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70% hand over personal data in Fukuoka e-receipt trial

The Japan Times

In a surprise, nearly 70 percent of shoppers in a Fukuoka town agreed to provide their names, addresses, purchase histories and other personal information for the government's first experiment with electronic receipts, it has been learned. The Ministry of Economy, Trade and Industry, which conducted the trial in March, said the rate was unexpectedly high, although it believes that was partly because they were offered rewards for their participation and also knew it was a state-run trial, informed sources said. The ministry is conducting a detailed analysis of the data. About 600 people participated in the smartphone-based e-receipt trial at a discount store in the town of Shingu, Fukuoka Prefecture. They were given 500 to 1,000 shopping points in exchange for their personal data, with each point worth ¥1.


Japan to increase support for firms developing caregiver robots

The Japan Times

The government will step up support for companies developing caregiver robots with an eye on improving productivity in the field of elderly nursing care amid widespread labor shortages. In its budget request for fiscal 2019, which begins next April, the Ministry of Economy, Trade and Industry plans to request that funds for such support be increased by about 20 percent from the previous year's ¥1.1 billion, informed sources said. The use of robots for providing help going to the toilet, walking and other assistance is expected to alleviate the physical burdens of care workers considerably and contribute to an easing of labor shortages in the industry. Furthermore, the ministry aims to help drastically reduce their work logging care recipients' health data, including blood pressure levels, by creating robots that automatically collect such data as they assist those in care. An administrative work assistance system that automatically stores such data so it is better used in care services is also envisioned.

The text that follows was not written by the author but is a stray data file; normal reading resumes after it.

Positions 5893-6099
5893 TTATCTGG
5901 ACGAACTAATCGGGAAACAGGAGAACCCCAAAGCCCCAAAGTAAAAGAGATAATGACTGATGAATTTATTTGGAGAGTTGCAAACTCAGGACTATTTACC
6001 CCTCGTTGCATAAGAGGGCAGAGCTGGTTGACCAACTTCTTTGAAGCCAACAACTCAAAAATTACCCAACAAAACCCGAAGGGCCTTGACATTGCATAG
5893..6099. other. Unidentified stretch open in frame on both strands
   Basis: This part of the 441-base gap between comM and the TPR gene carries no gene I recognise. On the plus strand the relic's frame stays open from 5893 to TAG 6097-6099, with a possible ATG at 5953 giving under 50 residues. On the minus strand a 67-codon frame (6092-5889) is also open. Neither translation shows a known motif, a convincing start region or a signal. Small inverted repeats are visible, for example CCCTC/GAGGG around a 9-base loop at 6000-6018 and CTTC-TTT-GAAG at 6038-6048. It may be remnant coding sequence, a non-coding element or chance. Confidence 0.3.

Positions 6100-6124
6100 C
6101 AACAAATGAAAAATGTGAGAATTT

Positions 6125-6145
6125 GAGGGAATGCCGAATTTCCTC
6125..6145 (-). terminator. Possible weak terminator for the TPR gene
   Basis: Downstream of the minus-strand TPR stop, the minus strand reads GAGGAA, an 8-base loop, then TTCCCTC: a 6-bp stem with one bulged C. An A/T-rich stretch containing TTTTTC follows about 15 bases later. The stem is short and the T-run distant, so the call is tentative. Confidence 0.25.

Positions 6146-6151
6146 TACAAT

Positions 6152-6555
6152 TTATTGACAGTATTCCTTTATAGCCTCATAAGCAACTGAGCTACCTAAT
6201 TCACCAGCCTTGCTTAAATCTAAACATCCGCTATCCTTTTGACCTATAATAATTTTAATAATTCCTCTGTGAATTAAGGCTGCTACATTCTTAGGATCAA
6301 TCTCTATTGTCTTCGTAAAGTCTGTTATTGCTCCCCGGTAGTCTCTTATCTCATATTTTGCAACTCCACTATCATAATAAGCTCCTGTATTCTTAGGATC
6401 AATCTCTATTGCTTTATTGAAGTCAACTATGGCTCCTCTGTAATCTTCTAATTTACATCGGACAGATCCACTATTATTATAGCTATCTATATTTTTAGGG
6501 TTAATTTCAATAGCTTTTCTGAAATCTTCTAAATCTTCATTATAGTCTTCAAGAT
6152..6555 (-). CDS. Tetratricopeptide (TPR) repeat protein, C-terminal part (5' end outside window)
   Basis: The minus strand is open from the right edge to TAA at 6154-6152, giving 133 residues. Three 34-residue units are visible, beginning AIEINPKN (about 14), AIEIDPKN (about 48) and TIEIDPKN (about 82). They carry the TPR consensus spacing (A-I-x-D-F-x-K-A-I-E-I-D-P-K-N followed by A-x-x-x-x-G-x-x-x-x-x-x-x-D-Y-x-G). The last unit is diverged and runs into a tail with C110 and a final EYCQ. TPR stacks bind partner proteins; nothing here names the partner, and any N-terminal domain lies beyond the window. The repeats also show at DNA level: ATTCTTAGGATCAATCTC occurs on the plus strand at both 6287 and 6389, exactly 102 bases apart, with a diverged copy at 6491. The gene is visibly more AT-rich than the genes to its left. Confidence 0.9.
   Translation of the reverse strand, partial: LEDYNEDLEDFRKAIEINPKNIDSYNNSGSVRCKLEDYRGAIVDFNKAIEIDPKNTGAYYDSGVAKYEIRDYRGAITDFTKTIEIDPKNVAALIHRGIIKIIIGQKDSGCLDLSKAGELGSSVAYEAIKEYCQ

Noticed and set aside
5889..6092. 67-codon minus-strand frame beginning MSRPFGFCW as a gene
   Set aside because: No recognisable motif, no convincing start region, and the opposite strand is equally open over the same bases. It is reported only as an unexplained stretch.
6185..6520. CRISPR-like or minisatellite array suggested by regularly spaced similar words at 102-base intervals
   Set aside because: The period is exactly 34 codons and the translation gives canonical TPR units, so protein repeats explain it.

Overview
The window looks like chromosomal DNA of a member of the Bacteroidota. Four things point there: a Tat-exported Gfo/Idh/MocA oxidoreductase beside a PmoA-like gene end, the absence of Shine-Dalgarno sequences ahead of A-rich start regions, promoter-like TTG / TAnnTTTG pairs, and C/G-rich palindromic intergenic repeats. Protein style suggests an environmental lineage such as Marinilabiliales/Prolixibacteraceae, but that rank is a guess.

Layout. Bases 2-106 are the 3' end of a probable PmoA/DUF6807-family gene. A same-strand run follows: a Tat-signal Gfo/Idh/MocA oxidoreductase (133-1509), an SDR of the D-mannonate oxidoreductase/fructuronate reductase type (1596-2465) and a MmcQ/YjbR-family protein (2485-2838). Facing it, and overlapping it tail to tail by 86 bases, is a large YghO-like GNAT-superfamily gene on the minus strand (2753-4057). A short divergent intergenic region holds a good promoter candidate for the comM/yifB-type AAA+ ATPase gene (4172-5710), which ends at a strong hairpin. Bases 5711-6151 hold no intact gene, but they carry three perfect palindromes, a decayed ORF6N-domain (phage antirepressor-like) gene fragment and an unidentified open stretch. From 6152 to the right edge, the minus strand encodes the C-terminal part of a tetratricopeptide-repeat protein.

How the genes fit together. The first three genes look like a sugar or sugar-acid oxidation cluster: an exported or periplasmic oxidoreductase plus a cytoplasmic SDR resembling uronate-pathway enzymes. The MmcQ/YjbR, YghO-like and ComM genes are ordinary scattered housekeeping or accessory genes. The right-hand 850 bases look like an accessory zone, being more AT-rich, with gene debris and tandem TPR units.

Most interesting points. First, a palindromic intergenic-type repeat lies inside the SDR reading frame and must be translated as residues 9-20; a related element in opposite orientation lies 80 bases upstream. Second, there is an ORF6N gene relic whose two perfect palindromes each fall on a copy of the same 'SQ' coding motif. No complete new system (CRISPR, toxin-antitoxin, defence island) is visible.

Across Japan, 1 million businesses join tax refund point system

The Japan Times

The number of small and midsize businesses registered for a cashless payment program, introduced by the government to reduce the negative effects of a hike in the consumption tax last October, topped 1 million in mid-February. The nine-month program set to run through June appears to have been widely accepted in society, with the number of businesses registered doubling, from around 500,000 at the time of the tax increase, within four and a half months, an official at the Ministry of Economy, Trade and Industry said. Along with the tax rate increase, from 8 percent to 10 percent, the government introduced the program to refund up to 5 percent of payments for goods and services purchased from small and midsize businesses, such as retailers and restaurants, if the purchases were made using cashless payment methods such as credit cards and QR codes on smartphones. The refund is made in the form of points that are accumulated and used later for other purchases. The program was aimed at preventing a drop in consumer spending following the tax hike and stimulating consumption to raise the share of cashless payments in Japan, which is lower than other Asian countries such as China and South Korea.



China's Privacy Conundrum

Slate

When Mark Zuckerberg testified before Congress last spring, he argued that regulating Facebook's use of personal data would cause the United States to fall behind Chinese companies when it comes data-intensive innovation like artificial intelligence. The implication was that Chinese companies are not constrained by privacy norms and will have an edge if U.S. companies like Facebook are hamstrung by data protection regulation. But China may not provide Zuckerberg with a convenient counterargument against privacy rules for much longer. Contrary to Zuckerberg's characterization, China is in the early stages of setting up a data protection regulatory system to police Facebook's Chinese counterparts. Chinese companies are increasingly finding that the days of collecting data without public scrutiny are over--and Chinese consumers are vocally standing up for their own privacy in ways not seen before.